Tspiras Claims To Have “Won A Battle, Not The War”; Greece To Combat Tax Evasion; Illusion Shattered; Another Bailout?

On Friday, Prime Minister Alexis Tsipras backed down on nearly every promise made to the Greek electorate except one, to stay on the euro. After so much tough rhetoric, the question is why?

I believe the answer is the Greek primary account surplus vanished, making it impossible to honor all commitments made.

Simply put, Greece had to choose between staying on the euro and honoring the other campaign promises.

Greece Attacks Tax Evasion

On Monday, Greece will submit its reform plan to eurozone officials. At the heart of the deal, Reforms Will ‘Combat Tax Evasion’.

Greece will crack down on tax evasion and streamline its civil service in its bid to secure a bailout extension, minister of state Nikos Pappas says.

The government is working on a package of reforms that it must submit to international creditors on Monday. If the reforms are approved, Greece will be granted a vital four-month extension on its debt repayments.

Mr Pappas said the reforms being proposed would take the Greek economy “out of sedation”. “We are compiling a list of measures to make the Greek civil service more effective and to combat tax evasion,” he told Greece’s Mega Channel.

Illusion Shattered

Streamlining civil services will reduce expenses, but it’s hardly what the leftist government promised. Combating tax invasion was a campaign promise, so make it two campaign promises kept for those keeping an official score.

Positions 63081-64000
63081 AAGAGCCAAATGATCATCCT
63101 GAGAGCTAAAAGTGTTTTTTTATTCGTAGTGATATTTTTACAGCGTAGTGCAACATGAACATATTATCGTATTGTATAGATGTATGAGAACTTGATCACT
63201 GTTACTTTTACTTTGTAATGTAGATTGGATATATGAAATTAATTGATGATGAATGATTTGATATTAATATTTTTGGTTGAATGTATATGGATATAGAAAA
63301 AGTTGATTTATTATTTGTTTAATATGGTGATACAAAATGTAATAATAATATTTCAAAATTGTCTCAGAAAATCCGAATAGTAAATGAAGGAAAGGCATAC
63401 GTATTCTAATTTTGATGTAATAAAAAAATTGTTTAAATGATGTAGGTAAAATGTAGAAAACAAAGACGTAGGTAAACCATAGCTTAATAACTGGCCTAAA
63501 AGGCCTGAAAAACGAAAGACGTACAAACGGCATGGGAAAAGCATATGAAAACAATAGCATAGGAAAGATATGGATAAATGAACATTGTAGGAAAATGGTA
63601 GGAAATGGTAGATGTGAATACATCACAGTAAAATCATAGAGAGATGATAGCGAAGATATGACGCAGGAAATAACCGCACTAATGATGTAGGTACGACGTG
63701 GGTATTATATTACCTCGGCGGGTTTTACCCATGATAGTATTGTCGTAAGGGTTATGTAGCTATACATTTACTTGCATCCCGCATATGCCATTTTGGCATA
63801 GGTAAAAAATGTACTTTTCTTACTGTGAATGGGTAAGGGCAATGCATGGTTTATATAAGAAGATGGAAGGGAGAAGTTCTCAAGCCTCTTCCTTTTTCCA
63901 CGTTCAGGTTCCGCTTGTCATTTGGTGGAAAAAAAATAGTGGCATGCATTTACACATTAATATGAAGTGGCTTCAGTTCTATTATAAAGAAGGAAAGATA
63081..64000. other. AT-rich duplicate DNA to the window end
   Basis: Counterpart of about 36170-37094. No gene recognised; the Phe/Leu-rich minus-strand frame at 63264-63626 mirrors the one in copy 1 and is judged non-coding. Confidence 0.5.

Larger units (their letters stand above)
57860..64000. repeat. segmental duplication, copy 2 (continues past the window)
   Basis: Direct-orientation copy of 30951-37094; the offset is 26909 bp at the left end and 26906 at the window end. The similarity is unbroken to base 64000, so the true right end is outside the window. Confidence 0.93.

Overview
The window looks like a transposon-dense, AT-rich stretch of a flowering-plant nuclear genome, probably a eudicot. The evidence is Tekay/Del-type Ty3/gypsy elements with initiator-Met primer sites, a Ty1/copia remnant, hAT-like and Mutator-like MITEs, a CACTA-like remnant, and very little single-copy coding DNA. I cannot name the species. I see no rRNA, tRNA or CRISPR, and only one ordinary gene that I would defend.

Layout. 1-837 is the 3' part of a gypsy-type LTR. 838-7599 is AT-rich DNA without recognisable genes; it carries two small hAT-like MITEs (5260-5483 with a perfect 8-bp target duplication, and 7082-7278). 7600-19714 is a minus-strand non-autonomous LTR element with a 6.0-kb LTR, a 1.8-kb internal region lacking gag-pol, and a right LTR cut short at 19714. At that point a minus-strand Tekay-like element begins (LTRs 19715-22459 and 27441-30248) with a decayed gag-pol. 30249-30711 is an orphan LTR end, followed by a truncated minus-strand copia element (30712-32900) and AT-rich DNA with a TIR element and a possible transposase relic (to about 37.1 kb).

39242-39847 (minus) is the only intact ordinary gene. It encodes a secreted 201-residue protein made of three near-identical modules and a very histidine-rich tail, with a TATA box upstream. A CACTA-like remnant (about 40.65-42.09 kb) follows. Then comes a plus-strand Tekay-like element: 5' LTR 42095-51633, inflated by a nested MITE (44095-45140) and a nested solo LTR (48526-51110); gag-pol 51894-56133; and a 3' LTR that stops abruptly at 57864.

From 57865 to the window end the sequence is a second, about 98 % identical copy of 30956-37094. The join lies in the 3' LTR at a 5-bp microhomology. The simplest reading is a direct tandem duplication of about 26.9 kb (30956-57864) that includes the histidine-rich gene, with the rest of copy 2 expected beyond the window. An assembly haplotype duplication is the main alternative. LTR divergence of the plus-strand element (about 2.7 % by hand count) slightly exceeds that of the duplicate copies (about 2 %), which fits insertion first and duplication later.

Nonetheless, those expecting Tsipras to immediately honor all pledges, just had their illusion shattered.

Reuters reports Greece Readies Reform Promises.

Top Marxist members of Tsipras’s Syriza party, a broad coalition of the left, have so far been silent on the painful compromises made to win agreement from the Eurogroup.

But veteran leftist Manolis Glezos attacked the failure to fulfill campaign promises. “I apologize to the Greek people because I took part in this illusion,” he wrote in a blog. “Syriza’s friends and supporters … should decide if they accept this situation.”

Glezos, a Syriza member of the European Parliament, is not a party heavyweight. But he commands moral authority: as a young man under the World War Two occupation, he scaled the Acropolis to rip down a Nazi flag under the noses of German guards and hoist the Greek flag, making him a national hero.

A government official said Glezos “may not be well informed on the tough and laborious negotiation which is continuing”.

The opposition pounced on the climbdown from promises that have raised huge expectations among Greeks. “No propaganda mechanism or pirouette can hide the simple fact that they lied to citizens and sold illusions,” said Evangelos Venizelos, leader of the socialist PASOK party.

Friday’s agreement merely buys time for Greece to seek a long-term deal with the Eurogroup. Euro zone members Ireland and Portugal have already exited their bailouts, but Greece faces yet another program – on top of bailouts in 2010 and 2011 totaling 240 billion euros – when the extension expires.

Once you get them into the safe space for the next four months, there’ll be another set of discussions which will effectively involve the negotiation of a third program for Greece,” Irish Finance Minister Michael Noonan said on Saturday.

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Author: Travis Esquivel

Travis Esquivel is an engineer, passionate soccer player and full-time dad. He enjoys writing about innovation and technology from time to time.

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